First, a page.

• Radio emitting electrons as a relict. Was the Crab much more powerful in the past? Ad hoc. All PWNe are radio emitters.

Problems iib l.jpg
Problems IIb

  • Can it be “Diffusive synchrotron radiation”?(Fleishman & Bietenholz 2007)Turbulence spectral index ν.

  • Theory only for a fully turbulent field

    • Total spectrumis reproduced

    • But observedpolarization isnot explained

Non spherical structure l.jpg
Non-spherical structure

(Begelman & Li 1992)

  • Particle, moving passively along field lines (flow motion assumed to be irrotational)

  • Axisymmetric nebular field structure

  • Steady state solutions

Slide84 l.jpg

pulsar axis

van der Swaluw 2003

3C 58

MHD simulations

Elongated structures of pwne l.jpg

pulsar spin

Elongated structures of PWNe

3C 58



Crab Nebula

Details of the structure l.jpg




inner ring


Details of the structure

Crab Nebula


Jet sizes l.jpg

4’ = 6 pc

40” =

0.4 pc

Crab Nebula (Weisskopf et al 2000)

PSR B1509-58 (Gaensler et al 2002)

13” = 0.2 pc

80” = 0.8 pc

3C 58 (Slane et al. 2004)

Vela Pulsar (Pavlov et al. 2003)

Jet sizes

Simulating pwne l.jpg
Simulating PWNe

(Komissarov, 2006; Del Zanna et al 2004, 2006)

  • Relativistic MHD codes

  • Modelling a PWN like the CrabVelocity Magnetization Max Energy

Surface brightness maps l.jpg
Surface brightness maps

Jet-Torus structure

Ingredients l.jpg

  • Wind parameters

    • magnetization (still small, but not too much)σ~0.02 – 0.1aaa

    • wind anisotropy ( γeq~10 γpol )

    • “filling” the jets (since B = 0)

Pwn ejecta interaction l.jpg

Reverse Shock

PWN Shock

Forward Shock




Pulsar Wind

Unshocked Ejecta

Shocked Ejecta

Shocked ISM



PWN-ejecta interaction

  • PWNe are confined by the associated shell-like SNR

  • Not only the SNR is detectable (like in the Crab)

  • In the Crab NebulaUV emissionassociated with aslow shock (againstthe SN ejecta)

A tribute to alma l.jpg

  • SNRs and PWNs are mostly non-thermal in that spectral range.

    • no use of spectral capabilities

    • use of high spatial resolution, + wide field, + photometric stability (extended sources)

  • Is mm-submm a “new band” for SNRs, or just an extension of the radio range?

  • A study of the Crab Nebula(extension of a former work, Bandiera et al 2002)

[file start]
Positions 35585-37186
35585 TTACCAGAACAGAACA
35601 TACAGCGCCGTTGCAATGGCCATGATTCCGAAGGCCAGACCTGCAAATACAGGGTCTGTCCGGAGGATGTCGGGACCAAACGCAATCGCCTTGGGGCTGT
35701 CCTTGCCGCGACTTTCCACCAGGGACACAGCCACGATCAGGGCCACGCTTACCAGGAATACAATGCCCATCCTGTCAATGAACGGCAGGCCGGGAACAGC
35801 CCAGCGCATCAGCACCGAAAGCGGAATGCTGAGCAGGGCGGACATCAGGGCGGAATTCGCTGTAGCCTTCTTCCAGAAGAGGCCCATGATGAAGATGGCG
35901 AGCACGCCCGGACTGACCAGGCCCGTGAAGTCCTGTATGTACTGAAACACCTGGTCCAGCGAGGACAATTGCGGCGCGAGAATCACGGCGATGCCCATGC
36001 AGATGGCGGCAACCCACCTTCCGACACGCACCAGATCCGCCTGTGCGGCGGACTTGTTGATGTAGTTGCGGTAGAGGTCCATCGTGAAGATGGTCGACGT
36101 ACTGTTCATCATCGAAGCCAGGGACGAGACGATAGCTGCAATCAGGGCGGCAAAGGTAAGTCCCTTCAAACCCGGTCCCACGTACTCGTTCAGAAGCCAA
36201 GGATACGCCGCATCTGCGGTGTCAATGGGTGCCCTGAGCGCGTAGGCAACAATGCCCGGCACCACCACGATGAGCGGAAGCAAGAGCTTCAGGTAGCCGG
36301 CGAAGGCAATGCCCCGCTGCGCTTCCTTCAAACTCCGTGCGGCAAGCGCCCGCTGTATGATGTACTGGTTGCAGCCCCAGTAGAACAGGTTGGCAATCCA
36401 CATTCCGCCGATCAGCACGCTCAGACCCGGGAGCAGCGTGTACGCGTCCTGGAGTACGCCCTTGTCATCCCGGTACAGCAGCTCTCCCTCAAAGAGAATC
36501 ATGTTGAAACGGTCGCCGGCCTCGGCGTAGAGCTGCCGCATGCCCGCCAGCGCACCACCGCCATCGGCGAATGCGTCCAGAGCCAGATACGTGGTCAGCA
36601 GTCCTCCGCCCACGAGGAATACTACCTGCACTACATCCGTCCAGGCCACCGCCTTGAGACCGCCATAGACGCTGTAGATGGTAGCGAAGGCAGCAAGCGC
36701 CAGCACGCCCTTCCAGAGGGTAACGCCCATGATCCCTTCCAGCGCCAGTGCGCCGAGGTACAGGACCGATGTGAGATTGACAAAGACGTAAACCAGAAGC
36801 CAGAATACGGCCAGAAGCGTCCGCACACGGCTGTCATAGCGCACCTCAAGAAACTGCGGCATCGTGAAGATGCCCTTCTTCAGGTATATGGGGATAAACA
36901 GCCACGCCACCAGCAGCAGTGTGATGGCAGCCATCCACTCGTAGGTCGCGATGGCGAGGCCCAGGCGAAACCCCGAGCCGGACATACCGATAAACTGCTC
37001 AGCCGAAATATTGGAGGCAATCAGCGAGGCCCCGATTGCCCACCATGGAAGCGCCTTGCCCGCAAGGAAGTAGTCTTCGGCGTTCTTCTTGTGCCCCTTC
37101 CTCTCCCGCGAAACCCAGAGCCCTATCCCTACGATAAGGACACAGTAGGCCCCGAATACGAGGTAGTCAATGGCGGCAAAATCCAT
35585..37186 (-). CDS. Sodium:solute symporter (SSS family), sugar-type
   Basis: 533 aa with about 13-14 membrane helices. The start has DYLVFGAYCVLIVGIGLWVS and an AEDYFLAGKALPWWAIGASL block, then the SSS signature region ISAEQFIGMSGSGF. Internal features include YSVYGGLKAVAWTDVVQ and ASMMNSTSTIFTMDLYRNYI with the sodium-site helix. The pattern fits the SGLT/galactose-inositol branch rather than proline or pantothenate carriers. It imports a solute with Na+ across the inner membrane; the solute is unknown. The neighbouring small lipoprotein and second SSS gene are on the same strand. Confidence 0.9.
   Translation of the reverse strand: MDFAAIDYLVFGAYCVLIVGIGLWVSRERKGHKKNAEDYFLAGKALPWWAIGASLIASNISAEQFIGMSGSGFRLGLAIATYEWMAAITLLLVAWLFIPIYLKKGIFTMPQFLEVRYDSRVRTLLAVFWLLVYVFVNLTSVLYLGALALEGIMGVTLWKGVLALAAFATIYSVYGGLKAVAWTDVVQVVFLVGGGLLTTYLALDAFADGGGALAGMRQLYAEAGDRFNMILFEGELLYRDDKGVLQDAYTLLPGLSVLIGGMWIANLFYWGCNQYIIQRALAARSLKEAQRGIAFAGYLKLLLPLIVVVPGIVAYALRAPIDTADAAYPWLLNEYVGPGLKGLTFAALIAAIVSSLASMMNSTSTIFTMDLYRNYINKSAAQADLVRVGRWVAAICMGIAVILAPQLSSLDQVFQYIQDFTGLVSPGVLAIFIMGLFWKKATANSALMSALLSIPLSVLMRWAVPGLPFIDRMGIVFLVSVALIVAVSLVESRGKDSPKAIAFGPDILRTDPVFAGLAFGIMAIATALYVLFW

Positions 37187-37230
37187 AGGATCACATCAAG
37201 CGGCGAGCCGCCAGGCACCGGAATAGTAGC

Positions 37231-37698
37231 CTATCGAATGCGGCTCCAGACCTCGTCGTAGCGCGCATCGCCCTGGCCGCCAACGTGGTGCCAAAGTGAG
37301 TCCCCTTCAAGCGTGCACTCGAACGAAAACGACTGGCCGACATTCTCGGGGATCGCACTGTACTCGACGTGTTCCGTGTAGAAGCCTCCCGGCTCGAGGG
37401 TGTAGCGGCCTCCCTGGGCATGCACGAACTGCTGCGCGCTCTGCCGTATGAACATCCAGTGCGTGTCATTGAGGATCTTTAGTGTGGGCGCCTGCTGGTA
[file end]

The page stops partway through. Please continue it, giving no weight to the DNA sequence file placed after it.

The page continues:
What has been done already l.jpg



Spectral map

230 GHz map

What has been done already

  • Comparison of 1.3 mm (230 GHz) images (with IRAM 30-m telescope, 10” res) and radio (20 cm, VLA) maps

A further emission component l.jpg
A further emission component

  • Radio spectral index: -0.27

  • Concave spectral index from radio to mmReal effector artifact?(absolutephotometry)

  • Evidence foran additionalemission component

Component b l.jpg
Component B

  • Image obtained optimizing the subtraction of amorphous part, and filaments, of radio image (PSF matched), with best-fit weights.

The subtracted components l.jpg
The subtracted components

  • Amorphous component: consistent with an extension of the spectrum to mm, with the radio spectral index (-0.27).

  • Filaments: consistent with spectral bending (νb~80 GHz).

  • Morphologically, component B resembles more the Crab in the optical than in the radio (ALTHOUGH, in the mm range, electrons of Component B do not lose energy significantly by synchrotron).

The integrated spectrum l.jpg
The integrated spectrum

  • Radio comp (A)

  • Component B,with low freqcutoff.

  • Evidence higherthan from theerror bar.

  • Components Aand B coexistin the optical.

Physical scenario l.jpg
Physical scenario

  • Number of particles in Component B:Ntot~ 2 1048.

  • Consistent with Kennel & Coroniti)

  • Filament magnetic fields ~6times higher than the rest AND particle do not diffuse in/out of filaments (κ<100 κB).

With alma l.jpg

  • The same analysis, with a resolution 100 times higher.

  • Detailed mapping of Component B.

  • Separation of comp A and B also through differences in the polarization patterns.

  • Analysis of the spectral bending in individual filaments, and possibly even across the filament (B estimates).

  • Mapping B in filaments (aligned? ordered?)